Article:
Past initiatives, led by the United States, the United Nations, and other members of the international community, have repeatedly attempted to impose a centralized bureaucratic governing structure on the country, a structure ill-suited to Somali society. Such efforts have never been effective and have only aggravated domestic tensions.
Decentralization is the key.
The population of Somalia is divided into four major clans and a number of minority groups, all of which consist of sub-clans and extended family networks. Loyalty to these groups overrides any sense of a common identity. Although these ties are not as strong as in the past, social relationships and customary law still have much greater relevance to Somalis than any government in Mogadishu.
While the country would benefit from some central institutions – such as a central bank and a mechanism to resolve disputes between clans – Somalis have no successful experiences working with these entities.
Therefore, Britain and others trying to help Somalia must focus more on the local or regional level. Clans have helped destroy Somalia's centralized governments, but clans can be instrumental in helping rebuild national governance. Indeed, the few places in Somalia where there is some semblance of workable rule depend on traditional systems of governance rather than on a centralized authority.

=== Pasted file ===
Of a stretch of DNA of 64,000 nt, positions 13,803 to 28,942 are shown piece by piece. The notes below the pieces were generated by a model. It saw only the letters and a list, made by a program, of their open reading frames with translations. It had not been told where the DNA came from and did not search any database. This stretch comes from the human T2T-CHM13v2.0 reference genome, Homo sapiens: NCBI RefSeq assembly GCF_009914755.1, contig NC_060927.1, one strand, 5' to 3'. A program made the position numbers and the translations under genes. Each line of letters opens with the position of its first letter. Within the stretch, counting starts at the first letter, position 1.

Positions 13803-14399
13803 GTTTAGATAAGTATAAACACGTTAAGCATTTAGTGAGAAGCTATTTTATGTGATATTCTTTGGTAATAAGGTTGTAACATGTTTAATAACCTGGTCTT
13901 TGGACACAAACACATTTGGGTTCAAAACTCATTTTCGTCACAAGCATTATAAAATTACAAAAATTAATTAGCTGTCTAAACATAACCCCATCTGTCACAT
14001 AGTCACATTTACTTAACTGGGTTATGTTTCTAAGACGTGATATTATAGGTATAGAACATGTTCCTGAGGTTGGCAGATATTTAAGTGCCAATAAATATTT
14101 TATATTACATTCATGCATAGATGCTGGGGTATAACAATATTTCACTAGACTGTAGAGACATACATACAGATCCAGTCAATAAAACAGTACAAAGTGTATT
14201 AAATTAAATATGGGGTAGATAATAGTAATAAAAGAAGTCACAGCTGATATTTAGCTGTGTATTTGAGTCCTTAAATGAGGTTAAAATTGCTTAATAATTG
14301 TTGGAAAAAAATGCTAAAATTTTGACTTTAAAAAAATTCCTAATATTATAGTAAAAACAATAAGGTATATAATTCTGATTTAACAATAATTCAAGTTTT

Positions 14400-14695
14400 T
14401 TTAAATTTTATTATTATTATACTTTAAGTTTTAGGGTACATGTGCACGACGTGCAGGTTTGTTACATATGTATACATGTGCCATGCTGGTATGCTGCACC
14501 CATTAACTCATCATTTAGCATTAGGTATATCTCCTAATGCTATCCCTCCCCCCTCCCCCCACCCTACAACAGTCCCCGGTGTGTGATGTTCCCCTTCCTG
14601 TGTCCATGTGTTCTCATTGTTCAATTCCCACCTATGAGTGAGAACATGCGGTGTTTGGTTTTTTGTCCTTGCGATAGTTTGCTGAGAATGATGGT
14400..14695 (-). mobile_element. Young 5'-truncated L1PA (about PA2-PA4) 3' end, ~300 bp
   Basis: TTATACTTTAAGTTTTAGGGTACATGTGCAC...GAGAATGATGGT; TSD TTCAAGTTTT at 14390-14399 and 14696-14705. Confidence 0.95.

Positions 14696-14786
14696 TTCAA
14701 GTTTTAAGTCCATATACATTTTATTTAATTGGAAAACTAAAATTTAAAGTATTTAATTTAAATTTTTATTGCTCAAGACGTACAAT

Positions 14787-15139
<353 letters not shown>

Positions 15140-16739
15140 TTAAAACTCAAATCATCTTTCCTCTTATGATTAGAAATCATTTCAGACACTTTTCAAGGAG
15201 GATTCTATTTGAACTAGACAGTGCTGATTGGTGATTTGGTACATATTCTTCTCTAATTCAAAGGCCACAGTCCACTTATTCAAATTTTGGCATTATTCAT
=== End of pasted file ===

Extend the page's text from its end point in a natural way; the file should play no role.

Somaliland, the breakaway northeastern section of Somalia, is the best example. It is an island of stability in the midst of chaos. Somaliland has held a series of free elections unprecedented in the Horn of Africa, and attracts migrants from around the region.
In eastern Somalia, Puntland and Galmudug have established local peace deals and set up self-governing administrative districts. Despite – or, perhaps, because of – a dearth of assistance from the international community, these regions have been able to provide their residents with some public services by taking advantage of traditional Somali concepts of rule by consultation and consent.